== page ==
Going green in Germany with hydrogen as a transportation fuel

Going green in Germany with hydrogen as a transportation fuel

Driving in Germany is perhaps best known for the absence of speed restrictions on parts of the German Autobahn network. And German car makers are renowned for their top-tier luxury brands. More recently, there has been another good reason to pay attention to the German road transport sector: the way it is embracing hydrogen mobility.

At now 82 hydrogen filling stations in operation at the time of writing, the German network sits up there alongside the Japanese and Californian systems as a beacon that will light the way to lower transportation emissions. No other European country can boast a similar network and approximately two thirds of Europe’s hydrogen filling stations are in Germany. However, when it comes to hydrogen fuelled cars, the story is different.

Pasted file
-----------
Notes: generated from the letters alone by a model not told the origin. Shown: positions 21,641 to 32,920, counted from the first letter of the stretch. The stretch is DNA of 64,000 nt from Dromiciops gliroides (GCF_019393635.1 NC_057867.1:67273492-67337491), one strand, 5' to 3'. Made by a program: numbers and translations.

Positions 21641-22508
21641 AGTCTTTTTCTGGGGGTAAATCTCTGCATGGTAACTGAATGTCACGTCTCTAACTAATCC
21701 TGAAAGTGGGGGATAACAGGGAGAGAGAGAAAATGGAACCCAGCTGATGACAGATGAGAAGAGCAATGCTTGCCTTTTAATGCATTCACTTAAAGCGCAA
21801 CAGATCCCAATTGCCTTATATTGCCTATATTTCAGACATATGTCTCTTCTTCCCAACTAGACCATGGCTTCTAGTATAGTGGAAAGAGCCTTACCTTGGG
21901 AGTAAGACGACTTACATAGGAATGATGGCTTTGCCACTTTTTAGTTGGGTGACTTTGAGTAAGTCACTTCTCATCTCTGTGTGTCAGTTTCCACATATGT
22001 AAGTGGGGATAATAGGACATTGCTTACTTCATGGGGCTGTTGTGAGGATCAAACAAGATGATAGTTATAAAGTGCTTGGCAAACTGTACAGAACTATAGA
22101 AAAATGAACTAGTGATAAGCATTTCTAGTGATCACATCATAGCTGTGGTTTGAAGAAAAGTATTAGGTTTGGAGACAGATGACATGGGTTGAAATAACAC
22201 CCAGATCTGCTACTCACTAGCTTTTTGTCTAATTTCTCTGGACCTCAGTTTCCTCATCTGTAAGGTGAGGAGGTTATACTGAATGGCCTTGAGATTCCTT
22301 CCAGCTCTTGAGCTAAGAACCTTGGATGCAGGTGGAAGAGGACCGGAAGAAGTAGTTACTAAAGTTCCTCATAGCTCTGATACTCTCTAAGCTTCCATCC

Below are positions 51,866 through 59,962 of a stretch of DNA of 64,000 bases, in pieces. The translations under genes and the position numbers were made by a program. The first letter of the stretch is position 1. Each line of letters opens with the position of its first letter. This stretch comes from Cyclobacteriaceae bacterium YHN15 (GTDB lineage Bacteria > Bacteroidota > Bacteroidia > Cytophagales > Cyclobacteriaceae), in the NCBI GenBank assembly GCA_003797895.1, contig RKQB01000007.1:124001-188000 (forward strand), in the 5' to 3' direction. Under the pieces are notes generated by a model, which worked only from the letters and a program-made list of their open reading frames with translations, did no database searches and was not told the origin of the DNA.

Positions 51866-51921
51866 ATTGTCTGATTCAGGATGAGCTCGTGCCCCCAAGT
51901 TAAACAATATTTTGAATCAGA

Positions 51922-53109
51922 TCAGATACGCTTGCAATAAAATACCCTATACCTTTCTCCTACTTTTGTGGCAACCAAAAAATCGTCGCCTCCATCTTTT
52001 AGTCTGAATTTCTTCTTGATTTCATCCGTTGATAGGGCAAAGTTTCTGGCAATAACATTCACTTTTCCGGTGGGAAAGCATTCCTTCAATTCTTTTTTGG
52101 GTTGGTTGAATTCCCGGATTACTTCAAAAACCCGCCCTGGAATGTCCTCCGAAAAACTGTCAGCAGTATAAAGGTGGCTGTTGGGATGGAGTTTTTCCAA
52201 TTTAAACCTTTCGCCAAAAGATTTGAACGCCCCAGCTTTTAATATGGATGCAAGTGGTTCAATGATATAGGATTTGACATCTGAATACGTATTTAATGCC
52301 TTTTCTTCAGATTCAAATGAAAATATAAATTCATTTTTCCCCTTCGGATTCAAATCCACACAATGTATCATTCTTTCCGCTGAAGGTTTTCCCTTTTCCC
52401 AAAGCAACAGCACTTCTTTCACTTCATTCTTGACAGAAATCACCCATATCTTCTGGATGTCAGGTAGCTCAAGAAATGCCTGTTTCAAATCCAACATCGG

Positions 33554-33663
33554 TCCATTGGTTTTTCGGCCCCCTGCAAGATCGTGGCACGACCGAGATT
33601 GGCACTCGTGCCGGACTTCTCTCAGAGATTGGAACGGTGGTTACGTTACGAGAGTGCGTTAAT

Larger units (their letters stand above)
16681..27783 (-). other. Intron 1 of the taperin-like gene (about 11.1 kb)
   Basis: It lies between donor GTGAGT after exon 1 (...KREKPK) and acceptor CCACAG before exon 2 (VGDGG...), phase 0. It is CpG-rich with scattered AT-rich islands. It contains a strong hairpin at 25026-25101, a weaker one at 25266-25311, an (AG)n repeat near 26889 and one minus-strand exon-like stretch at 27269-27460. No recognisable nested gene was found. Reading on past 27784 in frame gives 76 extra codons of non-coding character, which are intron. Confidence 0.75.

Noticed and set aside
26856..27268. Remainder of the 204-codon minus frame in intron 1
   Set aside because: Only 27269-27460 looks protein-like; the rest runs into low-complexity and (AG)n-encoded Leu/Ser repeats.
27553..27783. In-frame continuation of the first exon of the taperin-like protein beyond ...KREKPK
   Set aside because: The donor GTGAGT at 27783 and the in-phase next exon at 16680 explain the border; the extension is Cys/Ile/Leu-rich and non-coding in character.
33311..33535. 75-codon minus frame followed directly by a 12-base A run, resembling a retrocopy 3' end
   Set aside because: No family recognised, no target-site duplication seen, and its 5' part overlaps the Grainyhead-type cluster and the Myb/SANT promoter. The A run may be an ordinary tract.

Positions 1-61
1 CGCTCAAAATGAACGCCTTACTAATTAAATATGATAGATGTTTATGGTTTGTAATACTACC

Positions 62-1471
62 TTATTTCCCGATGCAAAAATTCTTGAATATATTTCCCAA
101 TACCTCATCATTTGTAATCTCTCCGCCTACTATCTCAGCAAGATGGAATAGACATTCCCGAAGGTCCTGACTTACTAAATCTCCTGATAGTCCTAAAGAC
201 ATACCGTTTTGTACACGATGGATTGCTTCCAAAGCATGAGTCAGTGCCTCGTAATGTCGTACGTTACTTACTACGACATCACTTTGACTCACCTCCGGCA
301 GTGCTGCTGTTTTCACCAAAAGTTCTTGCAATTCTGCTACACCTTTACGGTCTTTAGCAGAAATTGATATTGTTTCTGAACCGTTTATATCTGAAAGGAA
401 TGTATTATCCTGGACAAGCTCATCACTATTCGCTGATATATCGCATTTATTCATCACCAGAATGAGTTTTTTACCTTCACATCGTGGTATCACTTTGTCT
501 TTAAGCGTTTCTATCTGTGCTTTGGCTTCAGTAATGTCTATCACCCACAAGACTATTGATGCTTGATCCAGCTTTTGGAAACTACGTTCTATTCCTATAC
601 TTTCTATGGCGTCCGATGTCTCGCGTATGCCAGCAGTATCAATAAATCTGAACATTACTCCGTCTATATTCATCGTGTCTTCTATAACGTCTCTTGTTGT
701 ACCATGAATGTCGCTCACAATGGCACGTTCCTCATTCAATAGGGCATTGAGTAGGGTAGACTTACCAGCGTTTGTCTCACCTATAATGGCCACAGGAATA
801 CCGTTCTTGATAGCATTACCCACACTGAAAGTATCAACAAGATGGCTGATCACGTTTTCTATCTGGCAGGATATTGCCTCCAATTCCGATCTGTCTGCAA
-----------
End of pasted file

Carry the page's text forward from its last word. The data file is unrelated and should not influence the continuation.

Japanese and South Korean car makers Toyota and Hyundai lead the league table when it comes to sales of fuel cell hydrogen-powered production models with their Mirai and Nexon cars. Hyundai’s monthly fuel cell electric vehicle (FCEV) sales regularly top 3,000 units and Toyota also regularly sells more than 2,000 hydrogen-powered cars each month. Whilst the Asians clearly lead here, the German auto industry is also innovating in this direction. The unveiling of the Mercedes GLC F-Cell at the Frankfurt Motor Show in September 2017 was a key milestone for the European luxury brand. Two years later, BMW revealed its pre-production BMW iHydrogen Next, also at the Frankfurt Motor Show.

... to continue reading you must be subscribed

Subscribe Today

To gain access to this article and all our other content, you will need to subscribe to H2 View.

From the latest print editions, to 24/7 online access to exclusive interviews, authoritative columnists and the H2 View news archive, a subscription is the best way for you to stay up to date with developments in the hydrogen community.

Please wait...